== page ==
The up-close sounds of waves crashing onto Revere Beach permeate the soundscape at Antonia's at the Beach Restaurant, an eatery that embraces the dual cultures of Italy and the New England coast. The menu reflects this duality by placing Old World dishes, such as homemade ricotta gnocchi and veal parmigiana alongside maritime-influenced staples, including fried haddock and cedar-plank-smoked Atlantic salmon.
The decidedly rustic decor draws much more inspiration from the area's coastal influences, with nautical lanterns hanging from the exposed rafter beams and wooden ship's wheels fastened to the bar area's walls. Small aesthetic touches adorn the space and help capture the historically inspired ambience, including an antique sewing machine, a rotary telephone, and a dial-up modem.
In 1935, it was a one-room bar, but today, Mount Vernon Restaurant lets guests stretch their legs between the bar and four dining rooms, whose tables groan under the weight of boiled lobsters, juicy steaks, and frosty local beers. Part of its charm, according to a review published on the restaurant's site, is its unexpected ambiance. Though positioned on a quiet, modest street, says writer Alisa Valdes, doors open to reveal a "swank" interior accented with aquamarine, peach, and fresh flowers. Fireplaces, filled with flames donated by local dragons, anchor two of the dining rooms, along with exposed beams and hanging lamps.
Porthole Restaurant hauls in a multifarious dinner menu stocked with fresh seafood specialties alongside grilled meats and pasta specialties. Take taste buds for an initial dip into seaborne flavors with a half-dozen Blue Point oysters on the half shell ($9.98) or juicy scallops wrapped in bacon shackles ($9.25). Silverware sparkles in anticipation of slicing through succulent filet mignon ($16.98) served with choice of a potato and veggies or spearing Claire's seafood supreme ($14.98), which unites a delectable trio of lobster, shrimp, and scallops under a creamy cheese-sauce trade agreement. Pasta wranglers can corral herds of noodles including eggplant parmesan ($8.98) and shrimp scampi ($12.98), and amphibious appetites savor land-and-sea platters such as the Four by Four ($12.98)—a quartet of tempura shrimp sidled up next to four sirloin tips with an optional picket fence to keep meaty universes from colliding.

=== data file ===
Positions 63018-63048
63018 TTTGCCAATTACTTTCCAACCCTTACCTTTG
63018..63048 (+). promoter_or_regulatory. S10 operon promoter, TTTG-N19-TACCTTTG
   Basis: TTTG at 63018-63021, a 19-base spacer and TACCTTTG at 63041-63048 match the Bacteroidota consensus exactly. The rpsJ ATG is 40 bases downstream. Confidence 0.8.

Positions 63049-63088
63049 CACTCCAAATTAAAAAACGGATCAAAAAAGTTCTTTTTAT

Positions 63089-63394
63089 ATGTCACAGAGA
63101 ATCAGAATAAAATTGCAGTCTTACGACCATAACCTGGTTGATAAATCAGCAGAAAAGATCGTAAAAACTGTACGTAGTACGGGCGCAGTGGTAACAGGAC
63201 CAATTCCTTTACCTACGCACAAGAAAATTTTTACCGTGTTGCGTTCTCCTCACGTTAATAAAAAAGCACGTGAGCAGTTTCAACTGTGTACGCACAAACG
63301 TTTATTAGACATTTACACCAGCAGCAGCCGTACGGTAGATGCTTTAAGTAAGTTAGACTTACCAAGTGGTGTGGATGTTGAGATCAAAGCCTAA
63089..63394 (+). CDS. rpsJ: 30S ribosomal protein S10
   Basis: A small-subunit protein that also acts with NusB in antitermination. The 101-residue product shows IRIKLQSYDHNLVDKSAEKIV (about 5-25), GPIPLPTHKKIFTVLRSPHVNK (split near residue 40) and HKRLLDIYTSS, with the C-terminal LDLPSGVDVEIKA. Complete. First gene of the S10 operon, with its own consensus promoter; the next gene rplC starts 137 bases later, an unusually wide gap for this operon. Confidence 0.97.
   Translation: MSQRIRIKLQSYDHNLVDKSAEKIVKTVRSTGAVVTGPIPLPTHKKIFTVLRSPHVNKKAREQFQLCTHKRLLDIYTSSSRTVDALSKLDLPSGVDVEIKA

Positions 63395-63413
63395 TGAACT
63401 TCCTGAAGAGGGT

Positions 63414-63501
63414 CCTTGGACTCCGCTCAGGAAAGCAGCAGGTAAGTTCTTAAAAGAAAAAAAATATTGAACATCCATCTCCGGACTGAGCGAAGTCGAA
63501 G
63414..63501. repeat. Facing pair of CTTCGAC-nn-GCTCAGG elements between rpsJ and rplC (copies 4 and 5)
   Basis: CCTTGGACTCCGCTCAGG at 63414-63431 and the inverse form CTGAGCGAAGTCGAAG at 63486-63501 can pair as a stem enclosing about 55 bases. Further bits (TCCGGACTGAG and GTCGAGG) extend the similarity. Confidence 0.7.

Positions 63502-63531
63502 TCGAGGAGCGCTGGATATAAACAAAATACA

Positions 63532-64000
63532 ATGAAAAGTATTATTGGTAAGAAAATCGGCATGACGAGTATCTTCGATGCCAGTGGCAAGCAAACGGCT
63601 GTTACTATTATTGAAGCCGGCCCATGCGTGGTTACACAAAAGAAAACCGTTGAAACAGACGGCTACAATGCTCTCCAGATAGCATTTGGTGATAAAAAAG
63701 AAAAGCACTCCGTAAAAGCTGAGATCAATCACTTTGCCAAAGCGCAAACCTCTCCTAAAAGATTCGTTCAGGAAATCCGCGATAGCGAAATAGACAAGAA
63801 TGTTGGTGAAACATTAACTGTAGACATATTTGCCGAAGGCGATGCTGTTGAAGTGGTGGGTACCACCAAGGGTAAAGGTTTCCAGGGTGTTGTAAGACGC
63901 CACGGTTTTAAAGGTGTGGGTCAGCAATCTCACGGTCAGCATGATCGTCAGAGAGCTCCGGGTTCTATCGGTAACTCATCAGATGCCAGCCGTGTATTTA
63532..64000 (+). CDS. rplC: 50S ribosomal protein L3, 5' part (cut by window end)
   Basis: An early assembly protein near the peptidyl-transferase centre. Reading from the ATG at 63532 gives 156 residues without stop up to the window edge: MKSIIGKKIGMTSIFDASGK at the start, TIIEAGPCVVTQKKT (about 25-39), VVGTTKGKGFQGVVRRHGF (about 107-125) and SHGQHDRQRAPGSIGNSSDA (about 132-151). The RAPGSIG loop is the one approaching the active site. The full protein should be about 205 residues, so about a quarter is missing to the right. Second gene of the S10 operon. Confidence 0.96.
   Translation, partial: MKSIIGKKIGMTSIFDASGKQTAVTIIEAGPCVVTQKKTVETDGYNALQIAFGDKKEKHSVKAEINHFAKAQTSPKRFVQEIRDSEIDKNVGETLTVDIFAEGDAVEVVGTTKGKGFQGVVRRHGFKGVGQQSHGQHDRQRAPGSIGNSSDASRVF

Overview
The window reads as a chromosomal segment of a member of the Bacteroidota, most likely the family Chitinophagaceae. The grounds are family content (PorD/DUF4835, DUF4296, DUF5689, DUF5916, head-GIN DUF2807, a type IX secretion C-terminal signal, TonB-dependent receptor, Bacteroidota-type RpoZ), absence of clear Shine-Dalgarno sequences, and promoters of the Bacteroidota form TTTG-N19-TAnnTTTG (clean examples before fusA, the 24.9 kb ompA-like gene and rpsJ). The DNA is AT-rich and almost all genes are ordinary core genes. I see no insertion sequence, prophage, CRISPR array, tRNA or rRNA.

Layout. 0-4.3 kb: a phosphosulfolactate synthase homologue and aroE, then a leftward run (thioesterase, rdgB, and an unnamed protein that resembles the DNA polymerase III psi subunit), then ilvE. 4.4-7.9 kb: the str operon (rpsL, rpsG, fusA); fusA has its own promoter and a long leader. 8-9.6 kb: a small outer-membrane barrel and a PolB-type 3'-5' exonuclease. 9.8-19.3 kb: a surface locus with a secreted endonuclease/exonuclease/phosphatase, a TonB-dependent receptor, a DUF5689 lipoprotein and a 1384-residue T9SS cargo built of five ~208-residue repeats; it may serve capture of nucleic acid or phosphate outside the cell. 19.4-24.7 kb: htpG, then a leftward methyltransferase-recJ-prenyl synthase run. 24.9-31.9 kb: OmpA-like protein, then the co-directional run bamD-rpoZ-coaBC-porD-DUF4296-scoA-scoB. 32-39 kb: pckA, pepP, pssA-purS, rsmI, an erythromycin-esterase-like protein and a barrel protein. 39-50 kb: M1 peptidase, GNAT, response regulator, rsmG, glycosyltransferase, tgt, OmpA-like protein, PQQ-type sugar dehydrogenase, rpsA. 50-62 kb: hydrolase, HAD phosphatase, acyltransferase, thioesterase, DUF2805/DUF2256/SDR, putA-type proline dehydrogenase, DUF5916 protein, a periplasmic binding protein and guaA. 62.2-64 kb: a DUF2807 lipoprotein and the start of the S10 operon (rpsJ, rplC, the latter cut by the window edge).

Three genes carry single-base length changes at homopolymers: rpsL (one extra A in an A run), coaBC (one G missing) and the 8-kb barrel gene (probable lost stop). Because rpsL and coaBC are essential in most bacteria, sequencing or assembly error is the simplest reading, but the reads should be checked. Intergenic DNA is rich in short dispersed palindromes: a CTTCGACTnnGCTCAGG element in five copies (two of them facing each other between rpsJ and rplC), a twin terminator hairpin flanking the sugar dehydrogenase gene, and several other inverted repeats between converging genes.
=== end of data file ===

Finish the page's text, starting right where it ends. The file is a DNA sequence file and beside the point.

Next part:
With two locations situated in the heart of Harvard Square and Natick, Dolphin Seafood Restaurant reflects the unique maritime flavors of Boston and the Atlantic coast, receiving daily shipments of fresh seafood such as Chesapeake Bay oysters and Maine clams. Cooks stir fresh pots of New England clam chowder and broil filets of Bluefish, Idaho rainbow trout, and swordfish swathed in butter and garlic over their breadcrumb-flavored scales. At each restaurant, patrons can unwind in the evenings in a lounge with beers on tap, sports on the TV, and martini glasses filled with specialty cocktails.
The recently renovated Zephyr dishes out elegant New England–inspired cuisine while treating doe-eyed diners to a scenic picture-windowed view of the Charles River. For lunch and dinner, reel in a native lobster roll (5 oz. lobster salad on an egg roll served with homemade potato chips and cucumber salad, $17) or use your tongue to weave through a culinary tapestry of flatbread pizzas ($11 each). Savory breakfast bites, such as the ham and white-cheddar panini (fried egg, shaved ham, and dijon spread, $11) and salmon benedict (smoked sliced salmon, sautéed spinach, and hollandaise sauce, $14) start the day by luring the hungry, hibernating sun out of its winter cloud hole. Sunday brunch ($32 for adults, $16 for 6- to 12-year-olds, free for 5 and under) livens mundane midmornings with hybrid meal fare.